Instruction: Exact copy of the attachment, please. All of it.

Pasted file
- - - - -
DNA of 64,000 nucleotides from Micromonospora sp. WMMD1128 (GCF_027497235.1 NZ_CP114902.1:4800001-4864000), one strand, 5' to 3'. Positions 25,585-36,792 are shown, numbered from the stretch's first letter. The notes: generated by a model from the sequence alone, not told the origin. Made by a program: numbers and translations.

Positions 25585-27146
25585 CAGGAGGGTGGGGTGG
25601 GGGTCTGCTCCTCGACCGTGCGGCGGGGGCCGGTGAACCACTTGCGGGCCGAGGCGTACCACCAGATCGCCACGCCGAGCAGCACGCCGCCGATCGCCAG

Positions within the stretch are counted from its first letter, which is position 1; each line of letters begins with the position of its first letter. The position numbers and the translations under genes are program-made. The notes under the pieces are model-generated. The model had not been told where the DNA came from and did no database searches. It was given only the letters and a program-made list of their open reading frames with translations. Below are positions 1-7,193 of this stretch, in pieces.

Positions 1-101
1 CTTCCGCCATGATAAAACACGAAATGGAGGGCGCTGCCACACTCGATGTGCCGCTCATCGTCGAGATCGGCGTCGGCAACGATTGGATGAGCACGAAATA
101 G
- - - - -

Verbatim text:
DNA of 64,000 nucleotides from Micromonospora sp. WMMD1128 (GCF_027497235.1 NZ_CP114902.1:4800001-4864000), one strand, 5' to 3'. Positions 25,585-36,792 are shown, numbered from the stretch's first letter. The notes: generated by a model from the sequence alone, not told the origin. Made by a program: numbers and translations.

Positions 25585-27146
25585 CAGGAGGGTGGGGTGG
25601 GGGTCTGCTCCTCGACCGTGCGGCGGGGGCCGGTGAACCACTTGCGGGCCGAGGCGTACCACCAGATCGCCACGCCGAGCAGCACGCCGCCGATCGCCAG

Positions within the stretch are counted from its first letter, which is position 1; each line of letters begins with the position of its first letter. The position numbers and the translations under genes are program-made. The notes under the pieces are model-generated. The model had not been told where the DNA came from and did no database searches. It was given only the letters and a program-made list of their open reading frames with translations. Below are positions 1-7,193 of this stretch, in pieces.

Positions 1-101
1 CTTCCGCCATGATAAAACACGAAATGGAGGGCGCTGCCACACTCGATGTGCCGCTCATCGTCGAGATCGGCGTCGGCAACGATTGGATGAGCACGAAATA
101 G